What to Know
- James Jackson, 30, previously pleaded not guilty to murder as a hate crime in the March 20, 2017 death of Timothy Caughman
- Authorities say Jackson admitted stabbing the 66-year-old Caughman at random as part of a plan to kill black men in NYC
- Jackson's lawyer had asked the judge to suppress statements Jackson made to police, including: 'I really butchered him'
The white man accused of stabbing a black man to death in a random sword attack on a Manhattan street nearly two years ago pleaded guilty Wednesday -- and it marks the first-ever conviction of a white supremacist on terrorism charges in New York state history, the district attorney said.
James Jackson, who said he was bent on purging the Earth of black people, had been charged with plunging a sword into 66-year-old Timothy Caughman on a Manhattan street in 2017 simply because Caughman was black. Caughman stumbled around bleeding for some time before he collapsed and died.
Jackson pleaded guilty to first-degree murder in furtherance of an act of terrorism, second-degree murder as a crime of terrorism, second-degree murder as a hate crime and fourth-degree criminal possession of a weapon, the DA's office said.
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He spoke in a calm and collected manner as Judge Laura Ward questioned him in Manhattan criminal court, saying "that's true" when asked whether he was armed with a sword and two knives when he began hunting black people on the streets of Midtown.
The plea came several weeks after Ward ruled that jurors would hear Jackson's detailed confession if the case had gone to trial. Jackson's attorneys said he pleaded guilty against their advice, aware he would face a mandatory life sentence.
He's expected to be sentenced to life in prison without parole on Feb. 13.
In a statement after Jackson's plea, Manhattan District Attorney Cyrus Vance Jr. said Jackson's conviction showed that white nationalism "will not be normalized in New York."
"This resolution won’t bring back Timothy Caughman, a beloved New Yorker who was executed for being black on a Midtown street corner. It won’t reverse the alarming rise of white nationalism in America," he said.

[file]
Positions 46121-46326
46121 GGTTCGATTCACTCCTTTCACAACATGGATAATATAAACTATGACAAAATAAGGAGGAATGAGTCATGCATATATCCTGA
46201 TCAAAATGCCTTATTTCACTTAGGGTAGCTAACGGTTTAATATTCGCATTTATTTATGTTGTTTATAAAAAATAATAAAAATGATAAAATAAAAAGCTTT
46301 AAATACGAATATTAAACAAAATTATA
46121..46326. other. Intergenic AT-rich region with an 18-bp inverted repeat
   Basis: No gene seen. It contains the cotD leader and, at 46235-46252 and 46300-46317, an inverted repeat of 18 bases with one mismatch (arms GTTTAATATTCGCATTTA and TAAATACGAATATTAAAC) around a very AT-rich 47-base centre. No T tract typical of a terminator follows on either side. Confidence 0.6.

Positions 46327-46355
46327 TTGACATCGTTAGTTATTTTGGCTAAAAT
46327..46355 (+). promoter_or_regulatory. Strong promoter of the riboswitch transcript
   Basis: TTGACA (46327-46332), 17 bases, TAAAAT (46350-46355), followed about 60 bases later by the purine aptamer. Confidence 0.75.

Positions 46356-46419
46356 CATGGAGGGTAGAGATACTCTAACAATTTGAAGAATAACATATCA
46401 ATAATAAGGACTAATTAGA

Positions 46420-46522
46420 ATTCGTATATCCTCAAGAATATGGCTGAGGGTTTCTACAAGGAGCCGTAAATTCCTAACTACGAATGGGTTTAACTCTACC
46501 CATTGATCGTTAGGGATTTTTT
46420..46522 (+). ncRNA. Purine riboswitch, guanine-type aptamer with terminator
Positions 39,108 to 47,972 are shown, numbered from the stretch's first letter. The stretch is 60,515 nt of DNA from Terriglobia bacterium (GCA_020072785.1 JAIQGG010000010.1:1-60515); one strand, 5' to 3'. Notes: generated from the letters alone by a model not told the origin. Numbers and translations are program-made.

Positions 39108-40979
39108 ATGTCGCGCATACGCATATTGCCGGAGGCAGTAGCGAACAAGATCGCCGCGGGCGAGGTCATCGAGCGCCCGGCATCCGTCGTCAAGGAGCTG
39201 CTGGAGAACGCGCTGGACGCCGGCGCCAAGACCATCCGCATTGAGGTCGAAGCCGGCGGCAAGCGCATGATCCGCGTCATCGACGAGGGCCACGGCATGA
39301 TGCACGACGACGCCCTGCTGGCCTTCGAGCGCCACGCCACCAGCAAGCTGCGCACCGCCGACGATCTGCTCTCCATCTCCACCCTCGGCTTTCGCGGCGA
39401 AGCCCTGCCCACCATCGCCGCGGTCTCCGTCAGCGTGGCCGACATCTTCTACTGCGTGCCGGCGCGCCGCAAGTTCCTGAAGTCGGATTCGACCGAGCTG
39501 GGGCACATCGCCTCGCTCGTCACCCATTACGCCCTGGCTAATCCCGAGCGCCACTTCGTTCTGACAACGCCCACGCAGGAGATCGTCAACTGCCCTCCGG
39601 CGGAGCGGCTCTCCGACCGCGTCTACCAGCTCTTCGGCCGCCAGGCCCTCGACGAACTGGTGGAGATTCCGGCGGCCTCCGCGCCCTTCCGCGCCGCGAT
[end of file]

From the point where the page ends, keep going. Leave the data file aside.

"It is, however, the loudest message that a civil society can send to would-be terrorists, and I thank our prosecutors and the NYPD Detectives whose tireless work enabled us to secure this landmark conviction and send this very loud message today," he added.
Caughman's friend Portia Clark on Wednesday told News 4 she was "grateful that [Jackson] pleaded guilty to all the charges."
"Then that way, they can just, you know, take him back, and throw the key away," Clark said.
Jackson had been expected to plead earlier this month in connection with the crime, but he asked it be briefly put off because he had taken pain medication.
Prosecutors say Jackson traveled from Baltimore to New York in March 2017 and stalked several black men before attacking Caughman at random.
Jackson later told police the slaying had been practice for further assaults on black people.
In a videotaped confession played at a pretrial hearing in court in the fall, Jackson told investigators blacks were "inferior" and should be "exterminated."
Jackson previously plead not guilty to murder as a hate crime and as an act of terrorism in the death of Caughman. His lawyer said at that time he was looking into whether an insanity defense would be appropriate.
Authorities previously said Jackson admitted killing the Caughman at random as part of a plan to kill black men in New York City. Caughman was stooped over a pile of trash when he was attacked from behind with a sword. Caughman, who was remembered as a gentleman and a good neighbor, was alone and collecting bottles for recycling when he was attacked. He staggered, bleeding, into a police station and later died at a hospital.
Jackson is from Baltimore and a veteran who served in Afghanistan. Family friends had said the allegations were out of line with how he was raised, in a tolerant and liberal middle-class family.